The cycle of gambling addiction can seem impossible to break, and there’s new evidence illustrating its severity.

The Council on Compulsive Gambling of New Jersey (CCGNJ) released a statement on Monday noting that problem gambling is just as hard a habit to kick as an addiction to drugs or alcohol.

In the statement, CCGNJ Executive Director Neva Pryor emphasized the fact that, while process addictions like gambling are, technically speaking, different than substance addictions, the end results are similar: financial, relational, psychological, and physiological damage.

“For problem gamblers and gambling addicts, behaviors such as ‘chasing losses,’ the need to bet increasingly large amounts of money, and blackouts while gambling have damaging consequences on finances, relationships and health,” she said.

How gambling becomes an addiction

The term “process addiction” stems from the process by which the affected person takes something normal and becomes abnormally addicted to it.

Gambling is the prime example. While there is nothing inherently dangerous about gambling, or illegal in states that allow it, problem gamblers can turn the act into a “compulsive, destructive pattern” over time.

Suicide rates high among problem gamblers

While the CCGNJ press release was informative, we talked with Pryor to get more information about problem gambling as it relates to substance abuse.

Pryor told us that problem gamblers feel the same endorphin rush as drug addicts, but without ingesting any substances. She went on to say that the tricky part about gambling addictions is that, unlike substance abuse, there aren’t visible signs of danger, like weight loss, rotted teeth, and needle marks.

“A lot of the times the family doesn’t know there’s a problem until the end, when the house is in foreclosure or the pension plan is all gone,” Pryor said. “That’s why it needs to be seen as important as any other addiction.”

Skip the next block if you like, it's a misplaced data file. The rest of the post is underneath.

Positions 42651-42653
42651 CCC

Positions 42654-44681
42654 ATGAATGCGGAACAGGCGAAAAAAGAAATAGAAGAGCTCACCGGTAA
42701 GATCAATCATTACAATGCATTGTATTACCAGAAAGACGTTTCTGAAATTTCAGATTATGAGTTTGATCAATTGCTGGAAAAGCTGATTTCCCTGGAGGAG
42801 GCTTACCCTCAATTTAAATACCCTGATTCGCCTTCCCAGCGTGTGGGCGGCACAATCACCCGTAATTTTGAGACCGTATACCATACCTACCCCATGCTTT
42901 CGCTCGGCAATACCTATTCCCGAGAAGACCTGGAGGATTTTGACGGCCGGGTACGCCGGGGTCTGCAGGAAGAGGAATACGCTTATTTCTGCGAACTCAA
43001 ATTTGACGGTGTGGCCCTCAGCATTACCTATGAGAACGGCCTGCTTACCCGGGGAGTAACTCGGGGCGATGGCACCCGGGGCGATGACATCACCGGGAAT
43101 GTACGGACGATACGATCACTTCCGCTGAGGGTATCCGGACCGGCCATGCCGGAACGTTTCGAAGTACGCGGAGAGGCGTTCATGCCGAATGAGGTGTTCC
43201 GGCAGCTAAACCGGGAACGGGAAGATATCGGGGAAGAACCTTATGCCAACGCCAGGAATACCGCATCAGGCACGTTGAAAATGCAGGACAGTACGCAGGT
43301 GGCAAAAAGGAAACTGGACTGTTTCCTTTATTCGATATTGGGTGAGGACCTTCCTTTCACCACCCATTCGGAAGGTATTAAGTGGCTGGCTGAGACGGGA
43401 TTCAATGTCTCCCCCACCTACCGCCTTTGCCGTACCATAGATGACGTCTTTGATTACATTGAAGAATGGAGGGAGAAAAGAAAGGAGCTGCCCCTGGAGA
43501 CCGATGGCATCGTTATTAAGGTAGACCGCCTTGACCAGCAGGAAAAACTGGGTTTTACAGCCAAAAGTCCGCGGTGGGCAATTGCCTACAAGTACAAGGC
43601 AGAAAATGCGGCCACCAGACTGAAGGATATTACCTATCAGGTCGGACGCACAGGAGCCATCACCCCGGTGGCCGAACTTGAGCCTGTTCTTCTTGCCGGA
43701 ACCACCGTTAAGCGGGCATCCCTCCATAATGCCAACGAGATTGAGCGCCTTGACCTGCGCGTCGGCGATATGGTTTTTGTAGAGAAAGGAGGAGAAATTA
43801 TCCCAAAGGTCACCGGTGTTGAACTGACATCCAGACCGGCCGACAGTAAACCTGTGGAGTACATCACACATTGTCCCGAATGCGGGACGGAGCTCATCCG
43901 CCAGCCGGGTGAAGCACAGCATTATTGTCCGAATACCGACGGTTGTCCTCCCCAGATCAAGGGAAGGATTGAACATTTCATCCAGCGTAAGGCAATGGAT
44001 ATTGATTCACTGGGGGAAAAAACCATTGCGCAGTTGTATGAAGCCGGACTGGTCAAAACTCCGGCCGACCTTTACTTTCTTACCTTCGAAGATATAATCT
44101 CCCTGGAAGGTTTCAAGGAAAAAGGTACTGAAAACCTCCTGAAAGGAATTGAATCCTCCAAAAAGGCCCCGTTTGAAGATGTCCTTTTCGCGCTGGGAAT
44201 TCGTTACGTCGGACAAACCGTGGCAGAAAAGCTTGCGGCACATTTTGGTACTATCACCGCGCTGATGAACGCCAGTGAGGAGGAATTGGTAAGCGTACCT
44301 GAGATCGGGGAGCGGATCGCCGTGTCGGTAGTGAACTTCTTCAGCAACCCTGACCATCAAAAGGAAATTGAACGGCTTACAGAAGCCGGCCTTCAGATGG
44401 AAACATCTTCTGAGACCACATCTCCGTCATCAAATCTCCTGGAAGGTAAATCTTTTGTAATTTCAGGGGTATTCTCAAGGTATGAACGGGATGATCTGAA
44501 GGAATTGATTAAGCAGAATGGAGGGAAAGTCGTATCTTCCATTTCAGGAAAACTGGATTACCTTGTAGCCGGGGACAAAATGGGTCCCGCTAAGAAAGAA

She went on to point out perhaps the most sobering statistic: 18-20 percent of problem gamblers will attempt suicide.

“The gambler can look good every day, but, say, if they bet all of their children’s savings, that can throw them right into an immediate depression and cause suicide,” Pryor said.

Anyone struggling with problem gambling can call 1-800-GAMBLER for help.

Problem goes beyond table games, sports, slots

Daily fantasy sports is the newest avenue of addiction for problem gamblers, the CCGNJ said.

CCGNJ Assistant Executive Director Daniel Trolaro called the rise in DFS problem gambling “alarming and disturbing.” The ability to play DFS contests on a daily basis means problem gamblers turn the game into a regular habit.

When that happens, Trolaro wrote, the brain creates neural pathways that accommodate the habit. He referenced a 2014 study published in Addictive Behaviors that noted DFS players are more likely to participate in sports betting than those who don’t play DFS.

“It is also certainly no surprise that the websites of some of the biggest daily fantasy names on the market have designed their interface in similar fashion to Vegas or online sportsbooks,” Trolaro said.

CCGNJ doesn’t have to worry about DFS just yet

This year’s wrangling with daily fantasy sports in the statehouse did not see a law regulating and legalizing DFS enacted. Most DFS operators, however, continue to take users from New Jersey.

It remains to be seen whether New Jersey lawmakers will pass a DFS bill in 2017. However, as experts have pointed out, the best way to make headway would be to first pass a DFS bill, have in-state casinos take prop bets and then see what the professional sports leagues do.